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CLOSELOG(3P)		   POSIX Programmer's Manual		  CLOSELOG(3P)

       This  manual  page is part of the POSIX Programmer's Manual.  The Linux
       implementation of this interface may differ (consult the	 corresponding
       Linux  manual page for details of Linux behavior), or the interface may
       not be implemented on Linux.

       closelog, openlog, setlogmask, syslog — control system log

       #include <syslog.h>

       void closelog(void);
       void openlog(const char *ident, int logopt, int facility);
       int setlogmask(int maskpri);
       void syslog(int priority, const char *message, ... /* arguments */);

       The syslog() function shall send a message to an implementation-defined
       logging	facility, which may log it in an implementation-defined system
       log, write it to the system console, forward it to a list of users,  or
       forward	it  to	the logging facility on another host over the network.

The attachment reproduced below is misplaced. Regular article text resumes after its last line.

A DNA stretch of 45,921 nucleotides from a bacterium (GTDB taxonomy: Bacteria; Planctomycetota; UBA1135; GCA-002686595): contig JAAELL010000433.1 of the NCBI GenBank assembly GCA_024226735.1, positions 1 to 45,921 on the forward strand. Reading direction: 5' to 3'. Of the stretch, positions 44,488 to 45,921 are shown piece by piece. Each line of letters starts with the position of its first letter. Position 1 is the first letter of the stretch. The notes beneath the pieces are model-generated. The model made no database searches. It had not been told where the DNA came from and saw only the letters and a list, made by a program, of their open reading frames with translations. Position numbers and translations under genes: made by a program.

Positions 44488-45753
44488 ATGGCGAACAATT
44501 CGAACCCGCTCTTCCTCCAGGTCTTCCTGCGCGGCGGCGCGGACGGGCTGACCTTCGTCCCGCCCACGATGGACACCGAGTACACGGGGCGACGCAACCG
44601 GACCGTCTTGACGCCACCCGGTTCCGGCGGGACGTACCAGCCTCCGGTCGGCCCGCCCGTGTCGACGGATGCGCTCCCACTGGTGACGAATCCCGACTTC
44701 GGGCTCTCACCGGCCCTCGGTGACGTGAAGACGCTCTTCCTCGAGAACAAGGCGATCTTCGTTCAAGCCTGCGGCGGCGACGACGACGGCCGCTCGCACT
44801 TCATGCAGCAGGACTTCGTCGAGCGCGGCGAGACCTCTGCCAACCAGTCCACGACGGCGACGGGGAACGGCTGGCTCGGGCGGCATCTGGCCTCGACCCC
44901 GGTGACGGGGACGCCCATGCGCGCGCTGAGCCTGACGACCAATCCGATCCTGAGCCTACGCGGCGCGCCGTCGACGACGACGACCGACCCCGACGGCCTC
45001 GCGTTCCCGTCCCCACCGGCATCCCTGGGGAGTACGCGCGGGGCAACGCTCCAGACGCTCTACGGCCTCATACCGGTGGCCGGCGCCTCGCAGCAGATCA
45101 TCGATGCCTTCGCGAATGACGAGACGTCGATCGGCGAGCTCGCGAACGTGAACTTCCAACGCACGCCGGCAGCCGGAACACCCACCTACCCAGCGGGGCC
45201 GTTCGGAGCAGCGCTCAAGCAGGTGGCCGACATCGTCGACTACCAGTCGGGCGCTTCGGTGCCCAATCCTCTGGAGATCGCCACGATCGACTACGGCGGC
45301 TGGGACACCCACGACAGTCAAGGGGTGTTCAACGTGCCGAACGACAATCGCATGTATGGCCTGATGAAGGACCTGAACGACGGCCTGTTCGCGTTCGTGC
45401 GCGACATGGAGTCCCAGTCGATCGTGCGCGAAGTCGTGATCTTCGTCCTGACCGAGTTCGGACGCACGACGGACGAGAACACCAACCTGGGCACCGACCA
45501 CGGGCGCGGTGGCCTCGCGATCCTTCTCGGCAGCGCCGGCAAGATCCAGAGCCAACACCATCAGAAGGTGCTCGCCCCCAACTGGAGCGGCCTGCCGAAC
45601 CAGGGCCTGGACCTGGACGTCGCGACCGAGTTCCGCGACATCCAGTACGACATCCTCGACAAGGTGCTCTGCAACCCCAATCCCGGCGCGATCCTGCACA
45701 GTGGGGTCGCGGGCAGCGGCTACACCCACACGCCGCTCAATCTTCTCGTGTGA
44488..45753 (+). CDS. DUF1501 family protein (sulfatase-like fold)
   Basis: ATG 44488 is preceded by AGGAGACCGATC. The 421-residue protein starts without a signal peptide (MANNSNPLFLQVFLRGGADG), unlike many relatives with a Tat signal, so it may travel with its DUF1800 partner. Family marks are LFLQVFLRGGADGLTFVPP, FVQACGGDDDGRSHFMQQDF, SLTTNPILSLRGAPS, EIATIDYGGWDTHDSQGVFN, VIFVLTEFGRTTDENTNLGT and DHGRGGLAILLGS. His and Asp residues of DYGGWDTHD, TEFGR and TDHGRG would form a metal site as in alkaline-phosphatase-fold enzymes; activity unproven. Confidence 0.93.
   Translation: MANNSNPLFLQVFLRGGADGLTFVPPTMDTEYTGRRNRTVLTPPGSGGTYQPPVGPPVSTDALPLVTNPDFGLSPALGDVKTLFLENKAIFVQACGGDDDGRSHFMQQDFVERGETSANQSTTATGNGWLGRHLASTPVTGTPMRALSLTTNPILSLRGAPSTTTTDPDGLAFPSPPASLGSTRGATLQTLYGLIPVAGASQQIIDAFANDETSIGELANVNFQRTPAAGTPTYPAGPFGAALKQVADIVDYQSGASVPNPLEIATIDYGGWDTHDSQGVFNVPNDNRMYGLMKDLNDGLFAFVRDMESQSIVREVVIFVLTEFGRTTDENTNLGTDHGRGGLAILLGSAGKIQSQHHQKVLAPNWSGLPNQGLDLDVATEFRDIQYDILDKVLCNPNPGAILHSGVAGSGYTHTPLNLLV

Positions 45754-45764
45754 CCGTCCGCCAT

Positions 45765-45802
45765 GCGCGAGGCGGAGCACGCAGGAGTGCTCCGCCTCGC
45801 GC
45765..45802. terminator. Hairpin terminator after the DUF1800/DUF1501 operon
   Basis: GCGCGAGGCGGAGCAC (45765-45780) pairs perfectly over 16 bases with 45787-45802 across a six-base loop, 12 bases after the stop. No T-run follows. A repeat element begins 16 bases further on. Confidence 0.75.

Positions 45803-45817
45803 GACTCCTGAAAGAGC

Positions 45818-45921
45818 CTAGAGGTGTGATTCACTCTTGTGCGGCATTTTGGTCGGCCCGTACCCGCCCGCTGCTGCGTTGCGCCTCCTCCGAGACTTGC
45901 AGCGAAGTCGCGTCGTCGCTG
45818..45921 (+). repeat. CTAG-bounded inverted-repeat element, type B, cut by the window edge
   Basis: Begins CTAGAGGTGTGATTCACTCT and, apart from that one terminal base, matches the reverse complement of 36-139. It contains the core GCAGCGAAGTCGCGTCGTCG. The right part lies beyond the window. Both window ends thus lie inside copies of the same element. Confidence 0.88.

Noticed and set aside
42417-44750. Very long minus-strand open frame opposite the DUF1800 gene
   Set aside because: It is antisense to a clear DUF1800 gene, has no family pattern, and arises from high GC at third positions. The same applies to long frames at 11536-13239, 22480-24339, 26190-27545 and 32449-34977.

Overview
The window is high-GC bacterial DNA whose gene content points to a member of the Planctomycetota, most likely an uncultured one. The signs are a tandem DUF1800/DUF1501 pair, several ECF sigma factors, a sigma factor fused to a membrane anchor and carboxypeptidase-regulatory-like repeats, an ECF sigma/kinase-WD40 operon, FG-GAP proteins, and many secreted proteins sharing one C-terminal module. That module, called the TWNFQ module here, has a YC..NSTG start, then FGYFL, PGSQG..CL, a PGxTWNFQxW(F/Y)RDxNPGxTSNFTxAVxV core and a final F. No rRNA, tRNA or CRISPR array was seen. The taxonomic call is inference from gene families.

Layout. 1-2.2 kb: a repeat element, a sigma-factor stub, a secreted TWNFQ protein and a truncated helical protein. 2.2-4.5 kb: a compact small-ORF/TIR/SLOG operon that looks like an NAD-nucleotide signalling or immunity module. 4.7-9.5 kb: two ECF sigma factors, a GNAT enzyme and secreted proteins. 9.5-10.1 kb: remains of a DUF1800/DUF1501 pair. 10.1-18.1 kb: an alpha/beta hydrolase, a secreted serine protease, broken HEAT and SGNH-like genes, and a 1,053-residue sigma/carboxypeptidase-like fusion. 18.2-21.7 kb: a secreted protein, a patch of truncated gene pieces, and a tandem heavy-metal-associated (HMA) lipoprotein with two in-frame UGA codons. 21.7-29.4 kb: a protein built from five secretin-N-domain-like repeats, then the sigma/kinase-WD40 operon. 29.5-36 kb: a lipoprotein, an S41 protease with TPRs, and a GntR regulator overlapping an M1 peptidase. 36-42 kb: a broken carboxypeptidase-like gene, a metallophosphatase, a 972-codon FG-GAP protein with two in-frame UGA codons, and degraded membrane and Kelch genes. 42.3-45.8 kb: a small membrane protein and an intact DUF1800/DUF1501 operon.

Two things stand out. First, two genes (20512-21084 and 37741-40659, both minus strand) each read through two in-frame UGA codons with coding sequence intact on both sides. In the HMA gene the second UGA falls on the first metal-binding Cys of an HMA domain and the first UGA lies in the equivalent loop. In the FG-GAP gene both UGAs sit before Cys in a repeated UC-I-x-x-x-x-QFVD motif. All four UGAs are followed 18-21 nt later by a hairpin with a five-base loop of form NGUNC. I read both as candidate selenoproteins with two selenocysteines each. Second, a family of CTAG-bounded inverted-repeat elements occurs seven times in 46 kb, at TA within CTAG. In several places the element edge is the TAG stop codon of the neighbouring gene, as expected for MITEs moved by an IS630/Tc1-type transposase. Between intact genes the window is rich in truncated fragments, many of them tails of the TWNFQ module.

The logged message shall include a message header and a	message	 body.
       The message header contains at least a timestamp and a tag string.

       The  message body is generated from the message and following arguments
       in the same manner as if these were arguments to printf(), except  that
       the  additional	conversion  specification  %m  shall be recognized; it
       shall convert no arguments, shall cause the output of the error message
       string associated with the value of errno on entry to syslog(), and may
       be mixed with argument specifications of the "%n$" form. If a  complete
       conversion  specification  with the m conversion specifier character is
       not just %m, the behavior is undefined. A  trailing  <newline>  may  be
       added if needed.

       Values  of the priority argument are formed by OR'ing together a sever‐
       ity-level value and an optional facility value. If no facility value is
       specified, the current default facility value is used.